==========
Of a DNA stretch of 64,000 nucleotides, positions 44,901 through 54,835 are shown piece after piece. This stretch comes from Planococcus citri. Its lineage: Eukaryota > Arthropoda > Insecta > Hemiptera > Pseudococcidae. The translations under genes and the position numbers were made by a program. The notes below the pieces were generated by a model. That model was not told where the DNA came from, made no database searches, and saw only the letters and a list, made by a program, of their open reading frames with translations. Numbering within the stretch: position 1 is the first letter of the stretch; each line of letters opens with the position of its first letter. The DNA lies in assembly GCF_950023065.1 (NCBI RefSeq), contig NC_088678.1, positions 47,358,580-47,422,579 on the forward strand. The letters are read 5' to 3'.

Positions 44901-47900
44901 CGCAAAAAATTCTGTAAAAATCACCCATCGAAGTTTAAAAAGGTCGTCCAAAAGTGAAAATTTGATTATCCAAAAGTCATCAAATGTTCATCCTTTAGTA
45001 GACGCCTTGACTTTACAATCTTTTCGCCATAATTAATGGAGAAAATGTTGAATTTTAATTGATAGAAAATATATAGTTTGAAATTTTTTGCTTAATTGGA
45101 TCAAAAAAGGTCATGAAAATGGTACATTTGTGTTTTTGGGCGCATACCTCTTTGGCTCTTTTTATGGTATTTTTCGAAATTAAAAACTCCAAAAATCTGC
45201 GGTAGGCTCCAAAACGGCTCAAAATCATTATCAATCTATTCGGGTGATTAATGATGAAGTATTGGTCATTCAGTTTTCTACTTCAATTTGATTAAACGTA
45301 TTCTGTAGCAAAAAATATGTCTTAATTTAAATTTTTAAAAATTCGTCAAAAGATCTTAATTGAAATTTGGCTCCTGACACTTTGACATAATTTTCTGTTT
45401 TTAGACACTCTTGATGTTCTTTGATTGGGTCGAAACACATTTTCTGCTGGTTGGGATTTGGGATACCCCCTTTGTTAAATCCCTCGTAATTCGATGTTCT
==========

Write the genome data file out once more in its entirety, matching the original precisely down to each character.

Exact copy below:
Of a DNA stretch of 64,000 nucleotides, positions 44,901 through 54,835 are shown piece after piece. This stretch comes from Planococcus citri. Its lineage: Eukaryota > Arthropoda > Insecta > Hemiptera > Pseudococcidae. The translations under genes and the position numbers were made by a program. The notes below the pieces were generated by a model. That model was not told where the DNA came from, made no database searches, and saw only the letters and a list, made by a program, of their open reading frames with translations. Numbering within the stretch: position 1 is the first letter of the stretch; each line of letters opens with the position of its first letter. The DNA lies in assembly GCF_950023065.1 (NCBI RefSeq), contig NC_088678.1, positions 47,358,580-47,422,579 on the forward strand. The letters are read 5' to 3'.

Positions 44901-47900
44901 CGCAAAAAATTCTGTAAAAATCACCCATCGAAGTTTAAAAAGGTCGTCCAAAAGTGAAAATTTGATTATCCAAAAGTCATCAAATGTTCATCCTTTAGTA
45001 GACGCCTTGACTTTACAATCTTTTCGCCATAATTAATGGAGAAAATGTTGAATTTTAATTGATAGAAAATATATAGTTTGAAATTTTTTGCTTAATTGGA
45101 TCAAAAAAGGTCATGAAAATGGTACATTTGTGTTTTTGGGCGCATACCTCTTTGGCTCTTTTTATGGTATTTTTCGAAATTAAAAACTCCAAAAATCTGC
45201 GGTAGGCTCCAAAACGGCTCAAAATCATTATCAATCTATTCGGGTGATTAATGATGAAGTATTGGTCATTCAGTTTTCTACTTCAATTTGATTAAACGTA
45301 TTCTGTAGCAAAAAATATGTCTTAATTTAAATTTTTAAAAATTCGTCAAAAGATCTTAATTGAAATTTGGCTCCTGACACTTTGACATAATTTTCTGTTT
45401 TTAGACACTCTTGATGTTCTTTGATTGGGTCGAAACACATTTTCTGCTGGTTGGGATTTGGGATACCCCCTTTGTTAAATCCCTCGTAATTCGATGTTCT